Wednesday, June 01, 2005

What is Consilience?

Originally written for EDTE 290 (Seminar for Culminating Experience, Dr. Kit Newman, CSUS)

Summary and Analysis of Consilience, by Edward O. Wilson.

In Chapter two of the book Consilience, biologist Edward O. Wilson explained the concept of the term “consilience” and proposed how we might begin to merge fields of study. According to Wilson, William Whewell first used the term in The Philosophy of the Inductive Sciences in 1840 and explained it as a “ ‘ jumping together’ of knowledge by the linking of facts and fact-based theory across disciplines to create a common groundwork of explanation.” Wilson went on to explain how we can make use of this philosophy to solve some of our current problems such as ethnic conflict, arms escalation, overpopulation, abortion, the environment and poverty. He proposed that we could better solve these problems by “integrating knowledge from the natural sciences with that of the social sciences and humanities.” By taking this approach Wilson said diversity and depth of knowledge will increase and that “order, not chaos, lies beyond the horizon.” 

Wilson won the Pulitzer Prize twice for his books On Human Nature (1978) and The Ants (1990, with Bert Holldobler) and has been a teacher at Harvard University. Consilience was both praised and highly critiqued when it was published in 1999.

Using Wilson and others as my guide, I propose that education can thrive on the “edge of chaos” (Wilson, p. 97). The classroom is, after all, an unpredictable environment, where agents of change and disruption threaten to overturn the imposing order at any given time. A student mood swing, an ADHD outburst, a students day dream, a drug problem, a recent fight at the school, overcoming peer pressure, distraction from noise, fluorescent lighting, confusion over subject matter, pressure to meet district and school standards all threaten to interrupt order, goals and academic progress. 

Then, along comes chaos theory, consilience, emergent behavior and creative problem solving. These all offer a solution. What I am suggesting is that we tap into this energy, and acting as a catalyst, put this organism into motion. Like the sending of an e-mail message, we write and structure it, and with the push of a button, send it on its way. Though there is a lot of activity there – the working of the computer, the use of language, the Internet, electricity, binary code, web servers, URLs, etc., the e-mail is sent and finds its recipient in seconds – making its way through the maze of cyberspace in what seems to be a miracle.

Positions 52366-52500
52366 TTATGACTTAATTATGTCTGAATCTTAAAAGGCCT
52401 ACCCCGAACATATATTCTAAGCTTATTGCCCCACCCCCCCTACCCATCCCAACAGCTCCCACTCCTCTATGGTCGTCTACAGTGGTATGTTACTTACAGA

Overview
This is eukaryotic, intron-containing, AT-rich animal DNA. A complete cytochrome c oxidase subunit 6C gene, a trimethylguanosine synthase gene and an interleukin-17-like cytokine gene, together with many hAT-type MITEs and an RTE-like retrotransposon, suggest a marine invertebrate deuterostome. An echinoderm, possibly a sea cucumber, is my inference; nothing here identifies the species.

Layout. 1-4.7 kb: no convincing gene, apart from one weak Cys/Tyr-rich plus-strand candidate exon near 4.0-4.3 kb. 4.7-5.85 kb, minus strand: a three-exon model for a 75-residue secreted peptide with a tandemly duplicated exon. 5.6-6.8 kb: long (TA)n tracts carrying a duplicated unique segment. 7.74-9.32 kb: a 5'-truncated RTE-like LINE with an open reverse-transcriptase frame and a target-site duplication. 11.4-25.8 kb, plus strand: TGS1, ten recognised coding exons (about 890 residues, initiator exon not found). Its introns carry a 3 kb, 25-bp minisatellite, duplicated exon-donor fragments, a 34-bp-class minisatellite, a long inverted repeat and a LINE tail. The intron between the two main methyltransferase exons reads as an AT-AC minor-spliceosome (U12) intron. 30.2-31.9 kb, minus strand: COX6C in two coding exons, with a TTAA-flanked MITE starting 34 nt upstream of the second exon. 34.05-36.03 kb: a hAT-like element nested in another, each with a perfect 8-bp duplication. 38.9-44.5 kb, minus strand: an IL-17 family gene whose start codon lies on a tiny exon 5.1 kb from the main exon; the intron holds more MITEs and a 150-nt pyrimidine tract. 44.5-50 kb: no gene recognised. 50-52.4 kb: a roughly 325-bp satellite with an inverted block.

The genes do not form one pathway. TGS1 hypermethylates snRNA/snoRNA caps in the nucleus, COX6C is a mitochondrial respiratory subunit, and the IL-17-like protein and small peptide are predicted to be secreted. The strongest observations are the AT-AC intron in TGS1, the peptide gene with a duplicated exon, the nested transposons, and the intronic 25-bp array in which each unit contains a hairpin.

Bloom, back in the 1950’s, would have probably agreed that the structured regurgitation of information may give us temporary order. But, in the long run, we end up producing automatons. Instead, I would argue, as Wilson does, that we begin to merge fields of study together, learn what we can from this new synthesis and apparent disorder, so that we can solve larger problems. 

For example, we create a problem based class, and look to student creativity to solve seemingly complex problems. As I will submit later, Global Challenge – a classroom microcosm – is one such way to put these theories into action.

Whether Wilson realized this at the time or not, he is suggesting or supporting some concepts that are very relevant to primary and secondary education. Often in his book, he uses the terms “conceptual unity,” the “communal mind,” and “microcosm” to explain his view of how things should come together. Later, he tackles the difficult topic of complexity or chaos theory. Further on, I will show how these theories should be connected to educational design.

Wilson, Edward O. Consilience: The Unity of Knowledge. New York: Vintage Books, a division of Random House, Inc., 1999.

From the second introductory page to the book: (condensed and paraphrased)

Wilson received his B.S. and M.S. in biology from the University of Alabama and , in 1955, his Ph.D. in biology from Harvard. He is the winner of the 1977 National Medal of Science, the Crafoord Prize from the Royal Swedish Academy of Sciences (1990), the International Prize for Biology from Japan (1993), the Gold Medal of the Worldwide Fund for Nature (1990) and the Audobon Medal of the National Audubon Society (1995).
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